What to do if you are Facing Drug Charges
Drug charges are a very serious matter. Most drugs and controlled substances are illegal in Canada; The Controlled Drugs and Substances Act states that a person convicted of a drug offence will be prosecuted.
Drugs are often classified as either “hard” or “soft”. Hard drugs tend to include those that are highly addictive and can result in death to the user if taken in large fatal amounts, such as cocaine, heroin, LSD, amphetamines and opium. Hard drugs generally receive more severe charges and penalties.
Depending on the offence and the nature of the drug, the consequences you face may range from full discharge to long imprisonment sentences. Possible drug-related charges include:
- Possession of a Prohibited or Controlled Substance
- Possession of a Controlled Substance for the Purposes of Trafficking
- Trafficking in a Prohibited or Controlled Substance
- Producing, Cultivating or Growing a Controlled Substance
- Importing, Exporting or Possessing for the Purpose of Exporting a Controlled Substance
If convicted on one or more of the above offences
we will determine the sentence based on a number of factors, including
- The offender’s previous history and record
- The offender’s level of involvement in a drug organization
- The number of transactions (i.e. sales)
- Whether the offence was planned or spontaneous
- The number of drugs and substances that were seized, as well as the type of drug
In other words, The levels of offences are simple possession, trafficking, production, or importing and exporting. Drug charges will often come down to two main issues – legal possession, as well as the manner in which the police obtained the drugs.
However, the defences available to an accused will vary based on the nature of the substance; the quantity of drug seized.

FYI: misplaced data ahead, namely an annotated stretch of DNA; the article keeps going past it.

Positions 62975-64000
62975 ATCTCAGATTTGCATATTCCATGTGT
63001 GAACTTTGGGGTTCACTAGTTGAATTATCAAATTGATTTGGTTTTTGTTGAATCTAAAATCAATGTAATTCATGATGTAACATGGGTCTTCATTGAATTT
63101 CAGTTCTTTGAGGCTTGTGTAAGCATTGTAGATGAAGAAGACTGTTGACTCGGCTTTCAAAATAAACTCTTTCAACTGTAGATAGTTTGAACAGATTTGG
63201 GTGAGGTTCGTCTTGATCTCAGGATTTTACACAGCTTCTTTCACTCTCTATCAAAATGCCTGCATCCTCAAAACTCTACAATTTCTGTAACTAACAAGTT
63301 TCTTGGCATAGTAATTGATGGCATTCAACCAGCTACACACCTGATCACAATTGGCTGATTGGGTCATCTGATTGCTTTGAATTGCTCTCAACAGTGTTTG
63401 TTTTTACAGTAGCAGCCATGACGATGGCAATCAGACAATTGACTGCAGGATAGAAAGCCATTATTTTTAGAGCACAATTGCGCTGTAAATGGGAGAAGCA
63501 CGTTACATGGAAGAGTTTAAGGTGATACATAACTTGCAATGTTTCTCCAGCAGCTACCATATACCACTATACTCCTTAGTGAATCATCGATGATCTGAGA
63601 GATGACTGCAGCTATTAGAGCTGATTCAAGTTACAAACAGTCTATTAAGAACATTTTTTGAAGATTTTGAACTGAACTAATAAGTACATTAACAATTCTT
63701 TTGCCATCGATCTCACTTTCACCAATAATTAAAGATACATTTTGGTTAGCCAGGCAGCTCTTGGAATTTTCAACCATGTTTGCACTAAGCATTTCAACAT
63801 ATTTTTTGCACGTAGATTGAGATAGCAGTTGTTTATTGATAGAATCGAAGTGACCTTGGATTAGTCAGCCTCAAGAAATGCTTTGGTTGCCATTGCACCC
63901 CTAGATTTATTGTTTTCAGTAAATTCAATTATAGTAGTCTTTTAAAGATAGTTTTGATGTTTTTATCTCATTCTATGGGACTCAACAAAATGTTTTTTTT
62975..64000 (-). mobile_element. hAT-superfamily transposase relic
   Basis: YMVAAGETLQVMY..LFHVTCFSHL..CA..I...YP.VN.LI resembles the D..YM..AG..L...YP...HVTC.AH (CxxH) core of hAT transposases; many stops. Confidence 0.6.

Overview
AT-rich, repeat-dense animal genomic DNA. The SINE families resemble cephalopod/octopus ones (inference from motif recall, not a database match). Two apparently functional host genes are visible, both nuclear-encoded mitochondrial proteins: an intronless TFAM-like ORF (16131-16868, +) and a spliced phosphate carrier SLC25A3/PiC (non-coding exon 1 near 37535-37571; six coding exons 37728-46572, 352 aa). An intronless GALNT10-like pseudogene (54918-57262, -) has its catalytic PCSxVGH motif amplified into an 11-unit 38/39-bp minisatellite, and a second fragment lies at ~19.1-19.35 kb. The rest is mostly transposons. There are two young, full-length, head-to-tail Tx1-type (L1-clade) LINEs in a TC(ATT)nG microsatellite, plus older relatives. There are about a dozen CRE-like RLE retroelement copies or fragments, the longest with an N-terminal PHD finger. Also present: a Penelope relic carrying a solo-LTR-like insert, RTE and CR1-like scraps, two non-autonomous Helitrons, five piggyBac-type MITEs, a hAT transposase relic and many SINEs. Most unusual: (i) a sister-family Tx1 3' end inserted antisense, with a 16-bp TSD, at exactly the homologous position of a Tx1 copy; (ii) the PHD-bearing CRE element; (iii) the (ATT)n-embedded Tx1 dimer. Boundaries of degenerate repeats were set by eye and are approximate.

What is the Process when Charged with Drug-Related Offences?
The person being charged with a drug-related offence should contact an experienced criminal lawyer at the point of arrest. If a Justice of the Peace decides someone should be released, they have to go back in court. The JofP might also require that the person have someone else sign on his behalf.
In order for the Crown to charge an offender with a drug-related offence, they must prove without a doubt that:
- The CDSA truly prohibits the drug;
- The drug was in actual possession of the accused;
- The accused knew that the drug possessed was prohibited; and
- The accused had the intention to possess the prohibited drug (had some level of control over it).
It is important to seek a knowledgeable criminal lawyer with expertise in drug charges and trafficking, as they can analyze the facts of the case to use all defences available.
Other defences include the validity of search warrants and the reliability of witnesses. The lawyer will help you understand your rights and all the legal options going forward.
Drug-related offences are serious offences in Canada, and obtaining proper, competent legal representation is essential. Drug charges can be very detrimental to your freedom. You can speak to us for free about your legal matter. You can reach our office at 905-366-0202 or contact us through our website here.